Mr Know-it-all Buying A Used Carbymaxdname©
In these times of overvalued new cars and bleak employment outlook it pays to know how to buy a used car. Most of us are only three paychecks away from homelessness (finding the ideal location for a cardboard box will be covered in a future article). Because of this 'state of the union' being prepared to downsize from an SUV that burns premium unleaded gasoline at a rate equivalent to a space shuttle launch to a more moderate coal burning, vehicle the size and make up of a Red Flyer Wagon is imperative.
To truly appreciate the vehicles on today's market, one must make a trip to the local new car dealership. That's right new. Initially, a salesman will ask you a lot of unnecessary and invasive questions about your employment history, wages earned, and if you have a valid driver's license. At this early stage in the process it is not wise to rant loudly, in a strange accent, "I only want to learn to steer, I don't care about stopping..." Actions like this should be saved until you have taken the wheel and merged into the fast lane on the Interstate.
As for the financial queries required before the average dealer will allow you behind the wheel, use someone else's information - like a parent or someone dead. If your salesman notices a distinct age disparity and comments that "you look 25 years old, not 58," thank him or her, politely and tell them you represent the Ernest and Tava Borgnine Beauty System and would be willing to give them a complete free make over after they attend a 45 minute no-obligation seminar on the system. Rest assured your salesman will not bring up the subject again.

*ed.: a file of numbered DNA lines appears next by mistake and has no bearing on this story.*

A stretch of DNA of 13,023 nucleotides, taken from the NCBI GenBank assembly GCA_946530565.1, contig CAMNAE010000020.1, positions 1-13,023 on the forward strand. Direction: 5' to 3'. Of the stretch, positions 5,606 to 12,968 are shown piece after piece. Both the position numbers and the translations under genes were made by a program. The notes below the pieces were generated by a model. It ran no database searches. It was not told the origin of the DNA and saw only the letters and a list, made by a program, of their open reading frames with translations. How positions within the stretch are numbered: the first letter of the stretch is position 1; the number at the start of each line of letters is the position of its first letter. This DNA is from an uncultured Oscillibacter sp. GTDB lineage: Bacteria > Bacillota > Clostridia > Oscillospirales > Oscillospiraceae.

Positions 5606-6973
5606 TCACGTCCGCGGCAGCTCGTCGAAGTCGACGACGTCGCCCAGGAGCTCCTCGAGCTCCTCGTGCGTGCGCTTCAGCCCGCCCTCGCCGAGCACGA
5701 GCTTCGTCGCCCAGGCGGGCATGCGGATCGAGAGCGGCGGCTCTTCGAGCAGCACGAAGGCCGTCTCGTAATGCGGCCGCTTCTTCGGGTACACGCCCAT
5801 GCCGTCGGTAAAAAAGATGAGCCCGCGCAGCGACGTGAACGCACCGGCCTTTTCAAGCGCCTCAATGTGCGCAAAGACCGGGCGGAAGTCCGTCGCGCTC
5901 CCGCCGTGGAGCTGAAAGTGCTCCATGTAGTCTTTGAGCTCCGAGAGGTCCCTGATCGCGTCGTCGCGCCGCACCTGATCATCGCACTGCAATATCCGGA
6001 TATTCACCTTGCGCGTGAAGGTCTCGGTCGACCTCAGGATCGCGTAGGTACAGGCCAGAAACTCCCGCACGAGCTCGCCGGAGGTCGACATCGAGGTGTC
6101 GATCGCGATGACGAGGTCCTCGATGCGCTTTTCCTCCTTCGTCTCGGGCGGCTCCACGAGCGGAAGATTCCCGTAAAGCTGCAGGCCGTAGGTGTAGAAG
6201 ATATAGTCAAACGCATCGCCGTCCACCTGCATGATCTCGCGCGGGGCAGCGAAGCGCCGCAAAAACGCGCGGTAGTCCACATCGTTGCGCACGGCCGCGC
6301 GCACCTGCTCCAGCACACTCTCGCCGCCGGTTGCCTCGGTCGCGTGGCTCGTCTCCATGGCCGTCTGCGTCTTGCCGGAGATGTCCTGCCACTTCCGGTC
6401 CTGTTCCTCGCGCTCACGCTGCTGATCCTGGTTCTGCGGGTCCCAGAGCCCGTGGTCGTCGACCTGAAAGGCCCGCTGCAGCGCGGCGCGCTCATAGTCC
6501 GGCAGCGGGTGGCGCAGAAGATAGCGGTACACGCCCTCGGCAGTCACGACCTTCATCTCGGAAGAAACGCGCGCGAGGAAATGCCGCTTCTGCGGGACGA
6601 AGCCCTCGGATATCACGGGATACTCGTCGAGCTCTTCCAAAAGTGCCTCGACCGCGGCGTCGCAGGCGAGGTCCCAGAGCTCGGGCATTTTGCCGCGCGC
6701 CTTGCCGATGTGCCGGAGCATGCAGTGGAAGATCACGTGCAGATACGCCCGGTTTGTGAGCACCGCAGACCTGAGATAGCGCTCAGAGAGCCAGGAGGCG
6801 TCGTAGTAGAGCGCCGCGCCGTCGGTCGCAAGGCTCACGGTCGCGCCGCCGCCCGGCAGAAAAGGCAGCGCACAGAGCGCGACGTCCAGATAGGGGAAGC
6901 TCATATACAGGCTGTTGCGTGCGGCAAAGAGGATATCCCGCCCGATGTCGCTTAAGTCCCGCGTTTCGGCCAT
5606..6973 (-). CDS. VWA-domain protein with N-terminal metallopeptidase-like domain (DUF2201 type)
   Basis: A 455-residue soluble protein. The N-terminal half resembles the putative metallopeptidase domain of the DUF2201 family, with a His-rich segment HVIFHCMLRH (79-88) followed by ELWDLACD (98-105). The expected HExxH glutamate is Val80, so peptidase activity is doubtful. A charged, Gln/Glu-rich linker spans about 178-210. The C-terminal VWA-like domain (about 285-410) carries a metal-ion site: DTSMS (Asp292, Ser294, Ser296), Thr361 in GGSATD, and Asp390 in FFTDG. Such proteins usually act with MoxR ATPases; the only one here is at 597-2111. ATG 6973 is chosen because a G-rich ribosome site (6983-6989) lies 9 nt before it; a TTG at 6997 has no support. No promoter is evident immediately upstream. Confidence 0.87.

As you speak to the salesman try to impress upon him or her that you are not just some "tire kicking" techno-phobe. Elucidate on the marvels of the "ion-free radial fermentation" engine, asking when are they expecting to put an engine like that into their cars. Make things up. These people are salesmen, not engineers. Last week he or she was probably selling water beds so they will never know the difference.
Next will come your chance to sit behind the wheel in a showroom demonstrator. Play with every button and gadget on the dashboard. This will come in handy in a later step. Try to pull buttons off the dash explaining that you sometimes transport chimps and orangutans to the zoo and that "they just love to play with buttons."
Tell the salesman you want to look under the hood as you fumble for the hood release. Wait until they step to front of the car to unlatch the hood, then lay on the horn. This never fails to amuse the rest of the sales staff and will show your salesman you are clever enough to find the best hidden of all gadgets in a car - the horn. If your salesman shows signs of stress at this moment, press the windshield washer button. As the stream shoots over the roof onto the sales manager's desk you can innocently exclaim, "Oh, there it is!"